Jamaica enters new programme with atomic energy agency
Jamaica signed a new agreement with the International Atomic Energy Agency, IAEA, which will see the application of atomic energy in agriculture and industry as a means of stimulating economic growth.
This marks their second programme and Jamaica now has a national portfolio of nine ongoing projects supported by a budget of €2.77 million.
The country programme adheres to the goals of the 2030 national development plan, which seeks to guide Jamaica’s development path towards the achievement of developed country status, said Dr Wayne Henry, Director General of the Planning Institute of Jamaica, at the signing ceremony held at PIOJ’s offices in New Kingston on Thursday.
IAEA deputy director general Dazhu Yang signed on behalf of the atomic energy agency.
Henry said the new country programme, which covers the period 2018 to 2023, will focus on water and environmental management, health and nutrition, food and agriculture, nuclear and radiation safety and security, as well as energy and industry.
It also signals a new era in the project in that the soon-to-be completed and re-established nuclear medicine facility at the University of the West Indies, UWI Mona, will open the door to significantly enhanced treatment of cancer and other non-communicable diseases, Henry said.
The increasingly wide reach of nuclear technology is demonstrated in its application to a range of other development issues through projects seeking to determine the availability of adequate water resources in the Kingston hydrological basin, he added.
It is also used to optimise irrigation water management to improve crop output and water quality control in the Rio Cobre basin by utilising water and fertiliser in an efficient manner, and increase productivity of onions and sweet potato by training personnel in isotopic techniques.
Agriculture has been targeted for the production of economically important crops to produce higher yields and better quality with resistance to disease, adverse climatic conditions and shorter production cycles.
“This will help Jamaica to survive in the global marketplace and maintain its competitive advantage in certain food areas,” said the PIOJ head.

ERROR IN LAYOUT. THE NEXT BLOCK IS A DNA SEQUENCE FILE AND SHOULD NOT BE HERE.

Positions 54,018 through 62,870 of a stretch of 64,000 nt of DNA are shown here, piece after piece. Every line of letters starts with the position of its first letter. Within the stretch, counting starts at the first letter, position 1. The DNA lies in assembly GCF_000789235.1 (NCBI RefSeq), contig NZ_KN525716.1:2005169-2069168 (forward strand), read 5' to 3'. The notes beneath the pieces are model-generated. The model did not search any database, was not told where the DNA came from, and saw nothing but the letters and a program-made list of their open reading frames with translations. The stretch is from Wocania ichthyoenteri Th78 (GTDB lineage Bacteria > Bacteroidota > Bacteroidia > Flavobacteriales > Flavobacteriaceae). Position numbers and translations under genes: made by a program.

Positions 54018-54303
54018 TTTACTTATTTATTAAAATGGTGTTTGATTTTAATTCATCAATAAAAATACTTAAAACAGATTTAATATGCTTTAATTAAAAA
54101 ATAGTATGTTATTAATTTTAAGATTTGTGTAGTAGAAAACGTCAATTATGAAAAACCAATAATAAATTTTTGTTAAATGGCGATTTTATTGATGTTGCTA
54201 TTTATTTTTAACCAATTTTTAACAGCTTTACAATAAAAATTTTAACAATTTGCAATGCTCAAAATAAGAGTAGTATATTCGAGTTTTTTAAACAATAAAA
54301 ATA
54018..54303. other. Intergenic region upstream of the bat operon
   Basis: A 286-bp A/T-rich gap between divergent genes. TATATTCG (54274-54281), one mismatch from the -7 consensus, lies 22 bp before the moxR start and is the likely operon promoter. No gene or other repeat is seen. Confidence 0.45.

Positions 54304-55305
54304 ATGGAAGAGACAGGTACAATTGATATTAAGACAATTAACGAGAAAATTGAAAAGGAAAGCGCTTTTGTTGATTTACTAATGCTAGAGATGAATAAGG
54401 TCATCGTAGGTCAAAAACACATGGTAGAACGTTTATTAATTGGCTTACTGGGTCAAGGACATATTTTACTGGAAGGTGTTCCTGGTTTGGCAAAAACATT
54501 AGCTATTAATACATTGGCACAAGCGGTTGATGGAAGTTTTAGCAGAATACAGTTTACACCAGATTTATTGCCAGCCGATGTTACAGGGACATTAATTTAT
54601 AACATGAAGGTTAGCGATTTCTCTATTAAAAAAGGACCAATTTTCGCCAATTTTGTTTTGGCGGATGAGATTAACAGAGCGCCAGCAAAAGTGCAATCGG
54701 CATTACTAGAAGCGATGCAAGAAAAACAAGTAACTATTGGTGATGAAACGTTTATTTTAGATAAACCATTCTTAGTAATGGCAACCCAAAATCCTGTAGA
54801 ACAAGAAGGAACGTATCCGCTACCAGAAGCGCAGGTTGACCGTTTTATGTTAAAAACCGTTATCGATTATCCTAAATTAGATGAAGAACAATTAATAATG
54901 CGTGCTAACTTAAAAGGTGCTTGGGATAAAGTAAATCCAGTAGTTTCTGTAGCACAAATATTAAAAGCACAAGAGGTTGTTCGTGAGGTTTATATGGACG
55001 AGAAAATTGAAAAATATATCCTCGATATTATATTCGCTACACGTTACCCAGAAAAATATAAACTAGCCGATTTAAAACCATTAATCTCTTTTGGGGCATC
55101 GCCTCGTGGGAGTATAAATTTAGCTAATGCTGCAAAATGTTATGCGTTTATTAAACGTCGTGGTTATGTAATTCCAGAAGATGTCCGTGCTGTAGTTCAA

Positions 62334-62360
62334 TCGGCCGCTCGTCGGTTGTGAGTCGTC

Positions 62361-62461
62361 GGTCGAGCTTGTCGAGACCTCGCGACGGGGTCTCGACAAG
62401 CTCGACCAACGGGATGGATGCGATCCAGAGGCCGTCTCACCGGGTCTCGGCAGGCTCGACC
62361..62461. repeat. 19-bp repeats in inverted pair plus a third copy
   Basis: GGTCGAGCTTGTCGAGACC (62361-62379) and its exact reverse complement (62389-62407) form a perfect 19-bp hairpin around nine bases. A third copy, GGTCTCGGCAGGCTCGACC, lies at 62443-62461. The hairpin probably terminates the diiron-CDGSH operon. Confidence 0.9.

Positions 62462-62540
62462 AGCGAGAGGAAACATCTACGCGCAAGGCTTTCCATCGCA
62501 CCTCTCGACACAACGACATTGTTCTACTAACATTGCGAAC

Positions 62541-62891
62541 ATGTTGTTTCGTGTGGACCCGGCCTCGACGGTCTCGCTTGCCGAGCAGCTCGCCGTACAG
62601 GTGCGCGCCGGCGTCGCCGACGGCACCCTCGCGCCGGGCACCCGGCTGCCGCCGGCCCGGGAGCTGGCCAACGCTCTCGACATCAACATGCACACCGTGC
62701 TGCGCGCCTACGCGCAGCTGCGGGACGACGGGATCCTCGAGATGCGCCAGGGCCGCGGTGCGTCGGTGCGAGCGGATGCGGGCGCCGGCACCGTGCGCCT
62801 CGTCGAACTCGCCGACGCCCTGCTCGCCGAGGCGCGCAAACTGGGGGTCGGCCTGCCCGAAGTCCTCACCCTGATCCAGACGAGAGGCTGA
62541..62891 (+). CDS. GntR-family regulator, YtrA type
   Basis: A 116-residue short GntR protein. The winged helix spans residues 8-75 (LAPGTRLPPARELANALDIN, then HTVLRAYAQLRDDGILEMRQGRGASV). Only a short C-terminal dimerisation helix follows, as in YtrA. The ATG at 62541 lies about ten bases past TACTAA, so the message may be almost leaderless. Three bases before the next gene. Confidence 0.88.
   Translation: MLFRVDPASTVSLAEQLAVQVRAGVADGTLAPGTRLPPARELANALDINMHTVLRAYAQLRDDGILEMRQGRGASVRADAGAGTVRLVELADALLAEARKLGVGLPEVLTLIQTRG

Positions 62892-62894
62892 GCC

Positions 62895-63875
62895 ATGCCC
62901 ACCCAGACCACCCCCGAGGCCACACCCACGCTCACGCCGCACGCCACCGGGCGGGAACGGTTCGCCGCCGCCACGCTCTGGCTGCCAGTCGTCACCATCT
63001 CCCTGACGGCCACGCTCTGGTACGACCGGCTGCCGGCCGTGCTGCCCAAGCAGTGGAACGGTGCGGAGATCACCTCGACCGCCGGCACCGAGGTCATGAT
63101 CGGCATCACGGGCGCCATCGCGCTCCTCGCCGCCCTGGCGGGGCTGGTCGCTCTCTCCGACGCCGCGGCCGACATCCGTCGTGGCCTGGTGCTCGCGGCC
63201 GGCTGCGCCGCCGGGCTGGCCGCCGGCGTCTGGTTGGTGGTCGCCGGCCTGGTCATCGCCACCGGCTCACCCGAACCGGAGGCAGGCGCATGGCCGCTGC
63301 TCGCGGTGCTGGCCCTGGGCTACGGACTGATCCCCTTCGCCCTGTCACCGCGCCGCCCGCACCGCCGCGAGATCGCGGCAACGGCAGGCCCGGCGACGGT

The scope of the assistance has also been extended to nutrition in children with the aim of promoting healthy growth by assessing the role of parenting and early life influences on body composition and energy expenditure.
The Government of Jamaica joined the IAEA in 1965 and for many years after only benefited from a limited programme with the organisation, said Henry.
However, with the installation of the Slowpoke nuclear reactor at the UWI Jamaica became a participant in the agency’s technical co-operation programme, and its engagement became more extensive as local knowledge of the various nuclear applications available grew.
Under the guidance of the IAEA, Jamaica has graduated from the use of the technology at the International Centre for Environmental and Nuclear Sciences — ICENC — only to much more extensive applications, evidenced in a wide range of programmes and projects.
Henry said growth in the use of the science is also demonstrated in the research programme in health and other critical areas being undertaken by students in the ICENS medical physics programme.
Jamaica has emerged as the first in the Caribbean to have accomplished milestones such as the establishment of the medical physics department at the UWI, which trains nuclear physicists from Jamaica and elsewhere in the region.
The PIOJ said the IAEA recently approved another nine project concepts to be funded under the 2020/21 cycle. They will focus on food and insect irradiation, coastal and marine pollution, obesity in young children, ground and surface water management, improved resistance to leaf rust disease in coffee, development and use of nuclear cardiac imaging in the diagnosis and management of cardiac patients in non-communicable diseases, the use of nuclear medicine for diagnosis and treatment of surgical patients, development of a sustainable cancer care system in Jamaica, and the use of radiosurgery technology at the university hospital for treatment of cancer patients and to provide a comprehensive training programme in radiation medicine.